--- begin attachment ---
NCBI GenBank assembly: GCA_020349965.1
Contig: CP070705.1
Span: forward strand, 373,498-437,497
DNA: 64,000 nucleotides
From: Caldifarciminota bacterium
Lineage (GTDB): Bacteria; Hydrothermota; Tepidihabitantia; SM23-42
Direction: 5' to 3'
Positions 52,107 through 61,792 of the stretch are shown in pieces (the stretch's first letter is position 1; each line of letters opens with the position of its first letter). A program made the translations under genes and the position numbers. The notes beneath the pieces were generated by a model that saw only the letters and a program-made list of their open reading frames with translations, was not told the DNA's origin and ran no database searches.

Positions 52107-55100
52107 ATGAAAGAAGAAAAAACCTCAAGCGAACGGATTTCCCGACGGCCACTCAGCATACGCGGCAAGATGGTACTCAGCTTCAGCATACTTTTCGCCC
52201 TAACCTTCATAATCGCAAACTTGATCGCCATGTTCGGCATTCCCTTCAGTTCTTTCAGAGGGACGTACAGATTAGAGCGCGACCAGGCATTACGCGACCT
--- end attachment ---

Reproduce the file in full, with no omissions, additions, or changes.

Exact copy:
NCBI GenBank assembly: GCA_020349965.1
Contig: CP070705.1
Span: forward strand, 373,498-437,497
DNA: 64,000 nucleotides
From: Caldifarciminota bacterium
Lineage (GTDB): Bacteria; Hydrothermota; Tepidihabitantia; SM23-42
Direction: 5' to 3'
Positions 52,107 through 61,792 of the stretch are shown in pieces (the stretch's first letter is position 1; each line of letters opens with the position of its first letter). A program made the translations under genes and the position numbers. The notes beneath the pieces were generated by a model that saw only the letters and a program-made list of their open reading frames with translations, was not told the DNA's origin and ran no database searches.

Positions 52107-55100
52107 ATGAAAGAAGAAAAAACCTCAAGCGAACGGATTTCCCGACGGCCACTCAGCATACGCGGCAAGATGGTACTCAGCTTCAGCATACTTTTCGCCC
52201 TAACCTTCATAATCGCAAACTTGATCGCCATGTTCGGCATTCCCTTCAGTTCTTTCAGAGGGACGTACAGATTAGAGCGCGACCAGGCATTACGCGACCT